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Indigenous History Month 2022

Exploring the Legacy of National Indigenous History Month in Canada

June is National Indigenous History Month. Why is Indigenous History Month important for fostering reconciliation across Canada? It reminds us of the honour, resilience, and history of Indigenous peoples. Well if you happen to read any of the comments on ANY news articles pertaining to any Indigenous issues, what you will find is at least 60-70% of all comments are blatantly racist, ignoring the resilience and the struggles faced by Indigenous peoples in Canada. And every racist comment {and I'm not going to mince words here} stems from ignorance.

The fact is the general public has never been taught the true history of Indigenous people, and learning takes time, willingness and commitment.

As a culturally conscious business, we strive to educate when and where we can, and so, I'd like to share a bit about the effects of colonization from my village Skidegate, Haida Gwaii.

Skidegate Village Haida Gwaii

You are probably wondering what happened to the village in this 11-year period, where totem poles were cut down and shipped to museums all over the world. Where traditional long houses were leveled and European style houses were introduced. Small pox was not the only devastating effect that colonization brought to our people. In 1886, the Canadian Government imposed a potlatch ban, a ban of all Indian ceremonies and cultural practices under the Indian Act. This meant not only were our First Nation people forced to stop practicing our ceremonies - it effectively shut down our traditional economy. Seldom are Canadians taught about the intricacies of the Potlatch ceremonies, crucial to First Nation cultures across Canada, that took place up and down the west coast. They were the entire foundation of our reciprocal economy and countless aspects of our culture were deeply intertwined into these ceremonies.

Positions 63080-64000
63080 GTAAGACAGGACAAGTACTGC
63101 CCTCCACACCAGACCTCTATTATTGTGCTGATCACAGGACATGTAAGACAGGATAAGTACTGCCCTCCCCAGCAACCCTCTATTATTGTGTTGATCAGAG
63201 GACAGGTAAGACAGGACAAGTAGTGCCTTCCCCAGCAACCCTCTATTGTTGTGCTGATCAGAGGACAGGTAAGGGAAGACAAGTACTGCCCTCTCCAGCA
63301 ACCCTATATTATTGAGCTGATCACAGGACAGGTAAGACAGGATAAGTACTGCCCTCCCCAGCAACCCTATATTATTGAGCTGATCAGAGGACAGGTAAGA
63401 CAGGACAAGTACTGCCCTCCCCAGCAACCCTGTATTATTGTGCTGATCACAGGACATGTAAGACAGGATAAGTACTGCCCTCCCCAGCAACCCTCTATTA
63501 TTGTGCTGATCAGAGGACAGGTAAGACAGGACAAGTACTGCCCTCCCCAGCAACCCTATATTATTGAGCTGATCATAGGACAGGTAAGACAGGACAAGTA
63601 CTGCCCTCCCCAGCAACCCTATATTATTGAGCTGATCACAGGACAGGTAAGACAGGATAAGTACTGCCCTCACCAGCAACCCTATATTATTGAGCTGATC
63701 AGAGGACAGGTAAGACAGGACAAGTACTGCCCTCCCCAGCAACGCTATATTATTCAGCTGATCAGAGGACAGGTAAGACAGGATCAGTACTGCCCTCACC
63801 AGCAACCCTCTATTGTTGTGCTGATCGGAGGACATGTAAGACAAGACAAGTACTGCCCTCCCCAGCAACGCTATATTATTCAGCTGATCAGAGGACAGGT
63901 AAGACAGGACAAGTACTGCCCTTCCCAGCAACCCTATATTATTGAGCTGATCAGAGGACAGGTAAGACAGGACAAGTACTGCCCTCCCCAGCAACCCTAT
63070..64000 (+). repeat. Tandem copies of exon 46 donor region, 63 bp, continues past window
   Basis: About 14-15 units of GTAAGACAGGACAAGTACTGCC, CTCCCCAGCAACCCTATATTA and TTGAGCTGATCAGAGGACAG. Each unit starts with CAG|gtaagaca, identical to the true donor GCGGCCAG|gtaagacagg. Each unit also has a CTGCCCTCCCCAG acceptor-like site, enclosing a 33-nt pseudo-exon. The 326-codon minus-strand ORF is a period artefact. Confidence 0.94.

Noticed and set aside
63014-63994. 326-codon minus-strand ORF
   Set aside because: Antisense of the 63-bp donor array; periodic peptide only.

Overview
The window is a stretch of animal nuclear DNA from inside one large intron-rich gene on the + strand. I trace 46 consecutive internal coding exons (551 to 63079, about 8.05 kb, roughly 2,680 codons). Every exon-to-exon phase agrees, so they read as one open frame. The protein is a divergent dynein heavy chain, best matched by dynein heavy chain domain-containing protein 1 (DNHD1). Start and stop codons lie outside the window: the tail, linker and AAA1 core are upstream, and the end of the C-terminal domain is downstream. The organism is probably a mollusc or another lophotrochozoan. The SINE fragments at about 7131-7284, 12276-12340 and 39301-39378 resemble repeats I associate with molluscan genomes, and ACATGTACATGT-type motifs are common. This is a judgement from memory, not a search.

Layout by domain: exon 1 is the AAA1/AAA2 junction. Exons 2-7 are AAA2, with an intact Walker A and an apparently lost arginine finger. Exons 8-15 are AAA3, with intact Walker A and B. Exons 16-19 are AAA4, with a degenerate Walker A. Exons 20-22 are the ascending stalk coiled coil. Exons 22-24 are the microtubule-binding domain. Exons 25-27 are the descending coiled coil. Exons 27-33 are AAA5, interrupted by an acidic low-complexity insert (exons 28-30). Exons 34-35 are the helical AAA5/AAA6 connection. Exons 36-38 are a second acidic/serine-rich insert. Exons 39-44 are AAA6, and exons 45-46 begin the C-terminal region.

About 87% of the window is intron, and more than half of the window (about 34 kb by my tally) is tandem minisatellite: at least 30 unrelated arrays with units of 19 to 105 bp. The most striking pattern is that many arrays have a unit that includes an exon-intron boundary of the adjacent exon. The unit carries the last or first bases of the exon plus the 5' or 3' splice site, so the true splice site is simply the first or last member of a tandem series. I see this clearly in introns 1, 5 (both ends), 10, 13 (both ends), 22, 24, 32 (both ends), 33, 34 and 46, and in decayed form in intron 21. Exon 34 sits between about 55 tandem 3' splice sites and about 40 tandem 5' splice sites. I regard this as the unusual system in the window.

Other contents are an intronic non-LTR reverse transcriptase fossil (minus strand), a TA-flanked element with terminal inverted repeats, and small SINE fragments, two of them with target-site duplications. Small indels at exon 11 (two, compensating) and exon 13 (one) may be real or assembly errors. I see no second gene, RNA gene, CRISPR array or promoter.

Recognizing National Indigenous History Month

As a tribe, our strongest connection to our culture has been through our art. Haida art, a pinnacle of First Nation culture, is known and revered globally as one of the highest, most refined artworks on the planet - a true source of pride. But we are still fighting our way back from government and church imposed genocide. We are actively working towards revitalizing parts of culture that were stripped from us - by Canadian laws.

And this is why, on June 25th 2022 - my brother Jesse and I will be hosting our first Clan feast in over 150 years, close to National Indigenous Peoples Day, to honour the resilience of our ancestors. Our Clan, Laana Tsaadas, barely survived the earliest waves of smallpox in the mid 1700’s. And hung on by a thread since then. As the eldest grandchildren of the Matriarch of our Clan, the responsibility lies with us to uphold our Clan in this way, especially during National Indigenous History Month.

The best part about this - is that after many years in the planning - Andy Everson and I will be revitalizing traditional marriage. While Kwakwaka'wakw people never stopped holding traditional marriages, they practice a condensed version of the old ways, that would have been marked by two separate occasions: Kadzitla is the paying of the bride price , or “wedding ceremony” followed by Uxt̕ła̱’akw : “first repayment of the bride price” when dowry is given in the way of songs, dances and cultural property from the bride’s family to the groom’s family. This was one of the ways marriage made unions richer by endowing cultural property.

At every potlatch the host family/clan displays a dance-screen, typically painted on canvas, to depict their family crests and/or origin stories. We wanted to share the design that my brother Jesse made for our Clan, as our first official dance screen to be used at our Clan Feast on June 25.

Dogfish Dance Screen by Jesse Brillon

 

Our goal as an Indigenous owned business is to spread awareness, so people across Canada have the opportunity to learn about the unique cultures, achievements and resilience of all Indigenous peoples and communities. Make sure to read part 2 of our blog: Indigenous History Month 2022 Part 2.

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